Student loan debt now stands around $1.4 trillion, impacting more than 43 million people in the U.S. alone. As it becomes more of a hotbed issue across the country, lawmakers are trying to come up with new ways to reduce the often crippling burden.
Take some of the politicians in Oregon. With college graduates in the state owing $26,968 in student debt on average, lawmakers introduced Senate Bill 1034, dubbed the Millennial Education Act, that could provide some relief come tax time.
The bipartisan bill was introduced by state Senator Chuck Thomsen, a Republican, and co-signed by Peter Courtney, a Democrat and president of the Oregon Senate. It would enable residents of Oregon with federal or private loans to deduct the total interest and principal paid on their student loan throughout the tax year, thus lowering their taxable income. The law expands on legislation already in the books that enables taxpayers to write off their annual interest payments up to a maximum of $2,500. This new proposed tax break would apply to any resident of Oregon with a student loan as well as their parents, grandparents, employer, or anyone helping the student loan borrower with their payments each month.
“It is easy to lob out rhetoric about how to help students with debt. I read and hear that all the time. This to me, actually puts us on course to a solution. The Millennial Education Act will bring businesses and Millennials together to fix the significant problem of student debt,” Thomsen said when introducing the legislation. “These are our children and grandchildren, they are between a rock and a hard place: burdensome student debt and a burdensome tax code. By helping graduates pay off student debt we are helping every generation.”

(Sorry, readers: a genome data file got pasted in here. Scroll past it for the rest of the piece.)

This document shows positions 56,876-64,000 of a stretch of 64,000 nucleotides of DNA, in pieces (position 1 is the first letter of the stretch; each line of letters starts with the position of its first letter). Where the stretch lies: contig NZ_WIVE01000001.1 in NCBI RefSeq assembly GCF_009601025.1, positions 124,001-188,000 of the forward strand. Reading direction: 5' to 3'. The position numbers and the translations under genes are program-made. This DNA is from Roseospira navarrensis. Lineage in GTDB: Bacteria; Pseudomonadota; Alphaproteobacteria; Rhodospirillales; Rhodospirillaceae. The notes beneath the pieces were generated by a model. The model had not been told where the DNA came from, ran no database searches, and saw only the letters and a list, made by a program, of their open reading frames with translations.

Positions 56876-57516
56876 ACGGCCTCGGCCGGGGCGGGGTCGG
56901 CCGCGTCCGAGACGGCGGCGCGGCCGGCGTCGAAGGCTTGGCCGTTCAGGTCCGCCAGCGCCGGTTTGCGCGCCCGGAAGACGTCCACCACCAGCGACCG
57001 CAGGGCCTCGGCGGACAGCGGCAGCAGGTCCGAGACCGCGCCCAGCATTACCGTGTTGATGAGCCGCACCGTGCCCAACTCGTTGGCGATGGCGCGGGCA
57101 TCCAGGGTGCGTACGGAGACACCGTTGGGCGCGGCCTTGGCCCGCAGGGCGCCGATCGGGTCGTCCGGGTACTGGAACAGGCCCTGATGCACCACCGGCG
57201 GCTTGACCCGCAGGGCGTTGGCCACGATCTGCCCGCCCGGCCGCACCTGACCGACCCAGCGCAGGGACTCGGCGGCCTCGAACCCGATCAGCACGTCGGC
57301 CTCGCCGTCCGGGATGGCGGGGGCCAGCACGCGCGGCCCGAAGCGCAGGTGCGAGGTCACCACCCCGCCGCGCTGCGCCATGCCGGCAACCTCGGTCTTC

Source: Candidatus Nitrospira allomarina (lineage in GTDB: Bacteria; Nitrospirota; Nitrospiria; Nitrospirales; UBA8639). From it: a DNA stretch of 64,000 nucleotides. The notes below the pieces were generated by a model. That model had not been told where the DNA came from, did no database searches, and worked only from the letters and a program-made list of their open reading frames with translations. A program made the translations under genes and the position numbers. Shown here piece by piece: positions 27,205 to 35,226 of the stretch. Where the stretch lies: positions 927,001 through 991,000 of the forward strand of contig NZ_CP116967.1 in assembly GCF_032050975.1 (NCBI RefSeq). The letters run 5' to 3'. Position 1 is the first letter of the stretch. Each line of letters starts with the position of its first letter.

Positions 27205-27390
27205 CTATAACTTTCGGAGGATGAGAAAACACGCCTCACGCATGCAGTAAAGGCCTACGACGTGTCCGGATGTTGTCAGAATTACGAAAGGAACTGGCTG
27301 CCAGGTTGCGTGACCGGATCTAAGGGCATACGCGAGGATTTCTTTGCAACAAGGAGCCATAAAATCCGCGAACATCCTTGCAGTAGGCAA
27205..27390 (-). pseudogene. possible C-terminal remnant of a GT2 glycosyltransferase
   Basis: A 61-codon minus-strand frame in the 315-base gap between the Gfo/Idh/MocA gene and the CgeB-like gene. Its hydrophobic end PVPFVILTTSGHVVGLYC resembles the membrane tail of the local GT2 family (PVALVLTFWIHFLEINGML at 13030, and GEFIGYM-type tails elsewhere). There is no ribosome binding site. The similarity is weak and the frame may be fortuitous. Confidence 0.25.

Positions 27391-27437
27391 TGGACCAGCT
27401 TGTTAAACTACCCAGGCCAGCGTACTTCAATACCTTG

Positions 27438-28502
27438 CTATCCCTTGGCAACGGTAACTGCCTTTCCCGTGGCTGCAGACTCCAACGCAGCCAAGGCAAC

The two senators from Oregon aren’t the only lawmakers to introduce bipartisan legislature this month aimed at helping borrowers get out from under the often crushing debt. U.S. Reps. Rodney Davis, a Republican from Illinois, and Rep. Scott Peters, a Democrat from California, introduced new legislation that encourages employers to pay down a portion of their employees’ student debt. Called the Employer Participation in Student Loan Assistance Act, H.R. 795 would enable companies to provide their employees with tax-free contributions towards student debt. The lawmakers likened it to the now ubiquitous 401(K) plan used by nearly 80 percent of workers. “Seven in ten college seniors last year graduated with student loan debt – which now represents the second highest form of consumer debt,” said Davis when announcing the legislation.
Author: Donna Fuscaldo
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